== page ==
THE OLD THING
We conversed yesterday with a stranger, who had suffered from a game familiar to some San Franciscans, but unknown in his section of the country. He was going home late at night, when a sociable young man, standing alone on the sidewalk, bade him good evening in a friendly way, and asked him to take a drink, with a fascination of manner which he could not resist. They went into Johnson's saloon, on Pike street, but instead of paying promptly for the drinks, the sociable young man proposed to throw the dice for them, which was done, and the stranger who was a merchant, from the country, lost. Euchre was then proposed, and two disinterested spectators, entirely unknown to the sociable young man - as he said - were invited to join the game, and did so. Shortly afterwards, good hands were discovered to be plenty around the board, and it was proposed to bet on them, and turn the game into poker. The merchant held four kings, and he called a ten dollar bet; but the luck that sociable young man had was astonishing - he held four aces! This made the merchant suspicious - he says and it was a pity his sagacity was not still more extraordinary - it was a pity it did not warn him that it was time to quit that crowd. But it had no such effect; the sociable man showed him a check on Wells, Fargo &; Co., and he thought it was safe to "stake" him; therefore he staked his friend, and continued to stake him, and his friend played and lost, and continued to play and lose, until one hundred and ninety dollars were gone, and he nothing more left wherewith to stake him. The merchant complained to the Police, yesterday, and officer McCormick hunted up the destroyer of his peace and the buster of his fortune, and arrested him. He gave his name as Wellington, but the Police have known him well heretofore as "Injun Ned ;" he told the merchant his name was J. G. Whittaker. Wellington Whittaker deserves to be severely punished, but perhaps the merchant ought to be allowed to go free, as this was his first offence in being so criminally green.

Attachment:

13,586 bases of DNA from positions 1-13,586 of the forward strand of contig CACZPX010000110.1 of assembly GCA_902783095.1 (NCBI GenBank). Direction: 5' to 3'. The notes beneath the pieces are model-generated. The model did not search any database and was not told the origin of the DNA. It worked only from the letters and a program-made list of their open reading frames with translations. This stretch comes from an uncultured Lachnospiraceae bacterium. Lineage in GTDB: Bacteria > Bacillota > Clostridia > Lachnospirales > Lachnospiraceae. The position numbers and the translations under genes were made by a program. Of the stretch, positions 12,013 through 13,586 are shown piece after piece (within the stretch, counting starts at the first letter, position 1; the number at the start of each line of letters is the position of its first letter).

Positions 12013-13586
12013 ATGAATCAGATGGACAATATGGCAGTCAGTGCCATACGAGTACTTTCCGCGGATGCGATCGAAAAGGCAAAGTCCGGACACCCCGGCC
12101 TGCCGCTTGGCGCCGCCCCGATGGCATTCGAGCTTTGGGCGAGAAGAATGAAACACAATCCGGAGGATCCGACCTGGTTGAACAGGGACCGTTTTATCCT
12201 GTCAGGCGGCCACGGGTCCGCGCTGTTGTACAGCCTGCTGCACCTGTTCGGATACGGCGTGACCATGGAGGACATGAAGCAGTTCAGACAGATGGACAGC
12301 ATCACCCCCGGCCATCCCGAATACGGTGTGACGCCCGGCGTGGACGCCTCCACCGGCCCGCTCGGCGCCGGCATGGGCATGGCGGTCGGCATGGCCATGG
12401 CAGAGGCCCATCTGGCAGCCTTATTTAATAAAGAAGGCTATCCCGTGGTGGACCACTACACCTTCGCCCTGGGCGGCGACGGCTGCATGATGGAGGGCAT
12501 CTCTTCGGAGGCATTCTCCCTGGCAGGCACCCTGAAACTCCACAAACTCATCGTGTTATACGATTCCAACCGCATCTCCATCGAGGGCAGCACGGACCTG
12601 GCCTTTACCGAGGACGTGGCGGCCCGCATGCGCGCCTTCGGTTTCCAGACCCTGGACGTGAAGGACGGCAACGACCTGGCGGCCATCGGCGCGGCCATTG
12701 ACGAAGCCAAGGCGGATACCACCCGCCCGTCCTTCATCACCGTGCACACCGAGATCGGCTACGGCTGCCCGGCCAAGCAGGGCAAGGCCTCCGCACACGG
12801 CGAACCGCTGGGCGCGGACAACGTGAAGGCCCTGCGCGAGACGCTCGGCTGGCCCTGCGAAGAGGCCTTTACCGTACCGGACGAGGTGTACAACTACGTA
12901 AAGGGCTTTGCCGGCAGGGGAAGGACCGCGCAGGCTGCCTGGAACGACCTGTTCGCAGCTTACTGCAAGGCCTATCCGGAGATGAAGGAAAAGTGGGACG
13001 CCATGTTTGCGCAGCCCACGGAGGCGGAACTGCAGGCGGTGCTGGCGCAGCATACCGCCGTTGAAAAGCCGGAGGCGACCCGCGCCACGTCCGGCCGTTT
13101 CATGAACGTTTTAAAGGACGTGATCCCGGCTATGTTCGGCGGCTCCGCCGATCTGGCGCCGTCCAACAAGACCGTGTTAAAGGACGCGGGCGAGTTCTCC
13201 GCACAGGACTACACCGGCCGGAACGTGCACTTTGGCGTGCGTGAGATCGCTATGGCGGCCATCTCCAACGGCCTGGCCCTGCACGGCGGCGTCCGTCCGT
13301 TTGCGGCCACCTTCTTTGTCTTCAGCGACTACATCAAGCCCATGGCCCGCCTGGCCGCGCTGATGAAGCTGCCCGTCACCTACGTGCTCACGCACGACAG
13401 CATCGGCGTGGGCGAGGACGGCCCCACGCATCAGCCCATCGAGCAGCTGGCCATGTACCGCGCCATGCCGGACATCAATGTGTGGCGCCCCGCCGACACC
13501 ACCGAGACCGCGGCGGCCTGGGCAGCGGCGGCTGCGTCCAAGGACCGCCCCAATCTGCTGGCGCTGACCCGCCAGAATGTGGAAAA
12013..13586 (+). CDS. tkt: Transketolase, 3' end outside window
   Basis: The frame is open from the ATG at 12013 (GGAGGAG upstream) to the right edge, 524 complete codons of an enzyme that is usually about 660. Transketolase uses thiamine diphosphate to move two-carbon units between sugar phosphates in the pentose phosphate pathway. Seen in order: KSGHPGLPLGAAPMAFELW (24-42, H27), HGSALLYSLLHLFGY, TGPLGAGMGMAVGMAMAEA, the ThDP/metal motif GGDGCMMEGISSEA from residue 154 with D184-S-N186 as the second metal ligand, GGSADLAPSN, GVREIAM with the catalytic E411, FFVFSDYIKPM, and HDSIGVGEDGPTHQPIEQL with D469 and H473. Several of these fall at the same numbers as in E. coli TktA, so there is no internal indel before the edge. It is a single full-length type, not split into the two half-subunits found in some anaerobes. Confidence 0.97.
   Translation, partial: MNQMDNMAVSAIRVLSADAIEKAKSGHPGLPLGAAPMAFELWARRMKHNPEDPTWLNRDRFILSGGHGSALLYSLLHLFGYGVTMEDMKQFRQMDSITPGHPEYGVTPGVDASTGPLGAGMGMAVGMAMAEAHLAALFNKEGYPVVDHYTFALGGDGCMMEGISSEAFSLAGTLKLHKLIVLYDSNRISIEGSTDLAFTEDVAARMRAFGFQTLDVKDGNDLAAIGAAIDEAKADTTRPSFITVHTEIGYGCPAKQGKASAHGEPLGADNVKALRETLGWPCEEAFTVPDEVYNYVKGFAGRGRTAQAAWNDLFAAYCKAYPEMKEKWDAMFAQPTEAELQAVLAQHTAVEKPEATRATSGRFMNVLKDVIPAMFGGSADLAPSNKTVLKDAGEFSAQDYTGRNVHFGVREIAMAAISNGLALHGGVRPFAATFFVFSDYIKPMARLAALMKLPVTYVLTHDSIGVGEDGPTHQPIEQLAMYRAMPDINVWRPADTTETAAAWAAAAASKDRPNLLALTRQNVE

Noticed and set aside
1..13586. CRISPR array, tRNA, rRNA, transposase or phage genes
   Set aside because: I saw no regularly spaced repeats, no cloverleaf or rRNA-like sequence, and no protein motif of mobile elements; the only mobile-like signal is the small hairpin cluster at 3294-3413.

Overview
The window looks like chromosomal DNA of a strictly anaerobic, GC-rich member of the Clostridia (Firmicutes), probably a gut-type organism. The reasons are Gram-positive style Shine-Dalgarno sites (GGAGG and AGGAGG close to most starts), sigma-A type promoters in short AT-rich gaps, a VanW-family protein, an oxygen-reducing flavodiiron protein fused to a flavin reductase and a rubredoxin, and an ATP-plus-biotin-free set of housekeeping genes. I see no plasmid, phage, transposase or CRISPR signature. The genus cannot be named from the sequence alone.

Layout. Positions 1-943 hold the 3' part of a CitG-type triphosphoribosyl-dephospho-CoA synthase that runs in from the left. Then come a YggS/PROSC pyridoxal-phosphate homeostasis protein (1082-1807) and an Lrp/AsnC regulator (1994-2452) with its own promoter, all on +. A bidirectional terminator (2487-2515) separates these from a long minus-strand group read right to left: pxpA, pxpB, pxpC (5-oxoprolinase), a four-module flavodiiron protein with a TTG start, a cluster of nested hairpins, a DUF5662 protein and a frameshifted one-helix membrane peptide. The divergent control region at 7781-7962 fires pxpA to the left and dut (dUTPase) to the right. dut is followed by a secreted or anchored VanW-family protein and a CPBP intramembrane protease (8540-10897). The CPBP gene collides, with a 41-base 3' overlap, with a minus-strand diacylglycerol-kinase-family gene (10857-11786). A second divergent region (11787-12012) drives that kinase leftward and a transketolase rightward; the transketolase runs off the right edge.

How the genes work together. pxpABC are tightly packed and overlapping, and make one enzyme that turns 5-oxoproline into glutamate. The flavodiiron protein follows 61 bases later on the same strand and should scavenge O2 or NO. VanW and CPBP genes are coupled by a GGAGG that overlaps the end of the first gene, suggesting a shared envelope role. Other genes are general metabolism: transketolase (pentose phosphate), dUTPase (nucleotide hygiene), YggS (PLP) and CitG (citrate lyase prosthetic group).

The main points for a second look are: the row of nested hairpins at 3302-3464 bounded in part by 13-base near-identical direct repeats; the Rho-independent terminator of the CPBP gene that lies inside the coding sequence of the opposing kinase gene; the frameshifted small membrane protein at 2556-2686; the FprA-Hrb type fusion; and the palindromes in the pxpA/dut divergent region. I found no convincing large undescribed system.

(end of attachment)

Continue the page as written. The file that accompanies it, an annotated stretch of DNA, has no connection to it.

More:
Return to Call index
Quotations | Newspaper Articles | Special Features | Links | Search